Shut out that stealing moon,
She wears too much the guise she wore
Before our lutes were strewn
With years-deep dust, and names we read
On a white stone were hewn.
Step not out on the dew-dashed lawn
To view the Lady's Chair,
Immense Orion's glittering form,
The Less and Greater Bear:
Stay in; to such sights we were drawn
When faded ones were fair.
Brush not the bough for midnight scents
That come forth lingeringly,
And wake the same sweet sentiments
They breathed to you and me
When living seemed a laugh, and love
All it was said to be.
Within the common lamp-lit room
Prison my eyes and thought;
Let dingy details crudely loom,
Mechanic speech be wrought:
Too fragrant was Life's early bloom,
Too tart the fruit it brought!
Richard Burton recorded a number of Hardy poems, and some of them are on youtube here. My favourite moment in this poem is the second line of the third verse, where the emphasis required by 'lingeringly' trips up the rhythm, and forces you to stop, to linger, on that word.
The image conjured up of stargazing on the 'dew-dashed lawn' reminded me of one of the sweetest, saddest moments in Mansfield Park, where the recollection of past stargazing illustrates the bond of intimacy between Edmund and Fanny, from which Edmund is gradually drawing away.
Miss Crawford had only time to say, in a pleasant manner, “I fancy Miss Price has been more used to deserve praise than to hear it”; when, being earnestly invited by the Miss Bertrams to join in a glee, she tripped off to the instrument, leaving Edmund looking after her in an ecstasy of admiration of all her many virtues, from her obliging manners down to her light and graceful tread.
“There goes good–humour, I am sure,” said he presently. “There goes a temper which would never give pain! How well she walks! and how readily she falls in with the inclination of others! joining them the moment she is asked. What a pity,” he added, after an instant’s reflection, “that she should have been in such hands!”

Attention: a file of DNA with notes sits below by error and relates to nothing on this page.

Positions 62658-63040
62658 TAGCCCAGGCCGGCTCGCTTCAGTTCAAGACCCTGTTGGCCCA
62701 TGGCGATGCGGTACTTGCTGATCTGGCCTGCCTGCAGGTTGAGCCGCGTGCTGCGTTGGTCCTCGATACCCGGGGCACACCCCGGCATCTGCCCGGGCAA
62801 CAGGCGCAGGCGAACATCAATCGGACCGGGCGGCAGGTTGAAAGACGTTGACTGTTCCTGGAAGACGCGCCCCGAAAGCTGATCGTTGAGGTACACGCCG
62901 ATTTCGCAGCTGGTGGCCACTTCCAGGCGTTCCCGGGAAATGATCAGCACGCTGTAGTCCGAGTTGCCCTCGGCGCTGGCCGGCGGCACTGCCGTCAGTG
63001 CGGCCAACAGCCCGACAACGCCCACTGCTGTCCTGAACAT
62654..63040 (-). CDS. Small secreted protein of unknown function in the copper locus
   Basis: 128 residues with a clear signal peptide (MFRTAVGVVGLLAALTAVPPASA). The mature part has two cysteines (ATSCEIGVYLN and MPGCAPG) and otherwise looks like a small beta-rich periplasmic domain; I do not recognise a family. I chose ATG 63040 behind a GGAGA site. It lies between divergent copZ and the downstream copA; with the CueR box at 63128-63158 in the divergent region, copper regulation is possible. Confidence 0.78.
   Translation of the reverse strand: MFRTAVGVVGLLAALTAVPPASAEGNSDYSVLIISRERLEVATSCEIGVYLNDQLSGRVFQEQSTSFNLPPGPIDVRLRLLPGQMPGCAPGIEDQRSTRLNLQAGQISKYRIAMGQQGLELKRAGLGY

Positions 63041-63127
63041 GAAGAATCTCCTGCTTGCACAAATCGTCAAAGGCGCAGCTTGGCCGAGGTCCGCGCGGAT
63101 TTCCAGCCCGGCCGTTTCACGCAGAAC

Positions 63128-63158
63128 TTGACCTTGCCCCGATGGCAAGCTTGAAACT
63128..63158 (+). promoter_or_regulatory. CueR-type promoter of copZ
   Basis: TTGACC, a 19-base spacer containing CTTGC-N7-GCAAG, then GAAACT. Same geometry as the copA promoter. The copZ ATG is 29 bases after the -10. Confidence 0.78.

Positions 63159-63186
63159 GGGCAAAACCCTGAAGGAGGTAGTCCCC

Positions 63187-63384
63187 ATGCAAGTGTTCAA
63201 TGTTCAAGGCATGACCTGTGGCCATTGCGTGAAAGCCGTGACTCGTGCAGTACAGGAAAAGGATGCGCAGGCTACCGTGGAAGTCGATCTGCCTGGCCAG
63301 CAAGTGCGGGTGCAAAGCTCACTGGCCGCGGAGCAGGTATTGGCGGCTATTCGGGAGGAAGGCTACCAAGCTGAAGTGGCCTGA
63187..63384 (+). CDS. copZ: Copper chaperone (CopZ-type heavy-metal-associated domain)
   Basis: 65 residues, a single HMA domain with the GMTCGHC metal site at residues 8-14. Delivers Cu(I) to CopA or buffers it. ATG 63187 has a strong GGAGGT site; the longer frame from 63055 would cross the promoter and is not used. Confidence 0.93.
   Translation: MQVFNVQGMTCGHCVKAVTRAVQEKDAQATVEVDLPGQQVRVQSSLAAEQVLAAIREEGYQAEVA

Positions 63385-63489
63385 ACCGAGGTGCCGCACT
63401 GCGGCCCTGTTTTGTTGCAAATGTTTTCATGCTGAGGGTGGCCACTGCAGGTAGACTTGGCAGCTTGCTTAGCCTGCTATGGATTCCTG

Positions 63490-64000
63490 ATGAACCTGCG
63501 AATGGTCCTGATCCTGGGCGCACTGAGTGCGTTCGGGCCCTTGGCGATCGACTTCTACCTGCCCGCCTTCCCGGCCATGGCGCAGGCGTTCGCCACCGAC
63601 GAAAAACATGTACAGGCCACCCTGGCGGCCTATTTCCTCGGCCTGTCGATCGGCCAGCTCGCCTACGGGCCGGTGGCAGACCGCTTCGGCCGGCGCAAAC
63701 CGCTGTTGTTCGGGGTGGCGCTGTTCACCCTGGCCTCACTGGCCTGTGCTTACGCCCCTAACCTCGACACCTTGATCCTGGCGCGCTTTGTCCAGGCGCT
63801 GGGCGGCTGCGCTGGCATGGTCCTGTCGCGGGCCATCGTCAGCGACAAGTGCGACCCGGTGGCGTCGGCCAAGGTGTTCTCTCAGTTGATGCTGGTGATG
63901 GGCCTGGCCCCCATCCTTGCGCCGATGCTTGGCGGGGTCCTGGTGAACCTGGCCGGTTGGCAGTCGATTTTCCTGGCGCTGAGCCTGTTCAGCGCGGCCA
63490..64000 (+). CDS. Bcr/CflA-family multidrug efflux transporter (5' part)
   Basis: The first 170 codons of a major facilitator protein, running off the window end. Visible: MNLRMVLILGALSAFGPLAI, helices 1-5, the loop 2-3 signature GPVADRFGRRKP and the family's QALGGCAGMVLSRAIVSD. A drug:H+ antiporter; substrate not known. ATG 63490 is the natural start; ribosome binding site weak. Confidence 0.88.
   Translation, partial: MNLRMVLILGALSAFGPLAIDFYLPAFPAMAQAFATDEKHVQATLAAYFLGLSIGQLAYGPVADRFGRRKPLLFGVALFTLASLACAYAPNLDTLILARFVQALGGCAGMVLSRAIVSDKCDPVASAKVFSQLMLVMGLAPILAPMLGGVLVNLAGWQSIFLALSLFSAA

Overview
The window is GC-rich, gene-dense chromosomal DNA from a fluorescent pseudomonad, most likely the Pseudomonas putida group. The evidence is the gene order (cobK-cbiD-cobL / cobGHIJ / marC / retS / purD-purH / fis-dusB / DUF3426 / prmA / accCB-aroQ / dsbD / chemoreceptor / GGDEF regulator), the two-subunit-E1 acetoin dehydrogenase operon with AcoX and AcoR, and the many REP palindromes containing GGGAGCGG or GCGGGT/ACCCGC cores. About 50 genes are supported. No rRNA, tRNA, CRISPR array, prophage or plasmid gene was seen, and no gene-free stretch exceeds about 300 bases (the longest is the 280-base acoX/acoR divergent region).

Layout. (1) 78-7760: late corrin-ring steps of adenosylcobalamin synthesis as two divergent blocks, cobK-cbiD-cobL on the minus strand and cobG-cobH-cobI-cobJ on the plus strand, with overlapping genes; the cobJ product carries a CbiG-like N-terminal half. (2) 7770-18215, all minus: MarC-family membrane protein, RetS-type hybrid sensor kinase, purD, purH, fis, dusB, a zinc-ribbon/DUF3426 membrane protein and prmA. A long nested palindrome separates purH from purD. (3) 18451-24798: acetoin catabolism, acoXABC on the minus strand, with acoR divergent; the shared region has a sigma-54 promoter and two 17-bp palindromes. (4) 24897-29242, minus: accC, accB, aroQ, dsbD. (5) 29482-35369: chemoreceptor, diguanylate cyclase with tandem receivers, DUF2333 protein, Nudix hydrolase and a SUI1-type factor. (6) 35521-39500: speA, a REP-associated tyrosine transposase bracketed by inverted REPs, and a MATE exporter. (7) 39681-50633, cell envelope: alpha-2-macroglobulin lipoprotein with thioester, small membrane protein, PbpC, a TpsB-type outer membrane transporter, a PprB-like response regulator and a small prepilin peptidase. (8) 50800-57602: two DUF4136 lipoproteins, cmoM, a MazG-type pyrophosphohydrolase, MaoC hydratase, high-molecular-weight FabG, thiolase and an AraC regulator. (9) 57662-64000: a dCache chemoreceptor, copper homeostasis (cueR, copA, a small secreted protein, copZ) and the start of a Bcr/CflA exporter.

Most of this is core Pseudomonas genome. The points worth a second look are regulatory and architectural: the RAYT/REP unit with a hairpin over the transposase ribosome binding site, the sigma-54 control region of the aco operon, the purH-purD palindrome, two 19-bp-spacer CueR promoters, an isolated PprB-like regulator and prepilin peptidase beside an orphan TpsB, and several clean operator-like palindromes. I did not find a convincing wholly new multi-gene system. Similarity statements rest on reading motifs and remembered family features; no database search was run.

Fanny agreed to it, and had the pleasure of seeing him continue at the window with her, in spite of the expected glee; and of having his eyes soon turned, like hers, towards the scene without, where all that was solemn, and soothing, and lovely, appeared in the brilliancy of an unclouded night, and the contrast of the deep shade of the woods. Fanny spoke her feelings. “Here’s harmony!” said she. “Here’s repose! Here’s what may leave all painting and all music behind, and what poetry only can attempt to describe! Here’s what may tranquillise every care, and lift the heart to rapture! When I look out on such a night as this, I feel as if there could be neither wickedness nor sorrow in the world; and there certainly would be less of both if the sublimity of Nature were more attended to, and people were carried more out of themselves by contemplating such a scene.”
“I like to hear your enthusiasm, Fanny. It is a lovely night, and they are much to be pitied who have not been taught to feel, in some degree, as you do; who have not, at least, been given a taste for Nature in early life. They lose a great deal.”
“You taught me to think and feel on the subject, cousin.”
“I had a very apt scholar. There’s Arcturus looking very bright.”
“Yes, and the Bear. I wish I could see Cassiopeia.”
“We must go out on the lawn for that. Should you be afraid?”
“Not in the least. It is a great while since we have had any star–gazing.”
“Yes; I do not know how it has happened.” The glee began. “We will stay till this is finished, Fanny,” said he, turning his back on the window; and as it advanced, she had the mortification of seeing him advance too, moving forward by gentle degrees towards the instrument, and when it ceased, he was close by the singers, among the most urgent in requesting to hear the glee again.
Fanny sighed alone at the window till scolded away by Mrs. Norris’s threats of catching cold.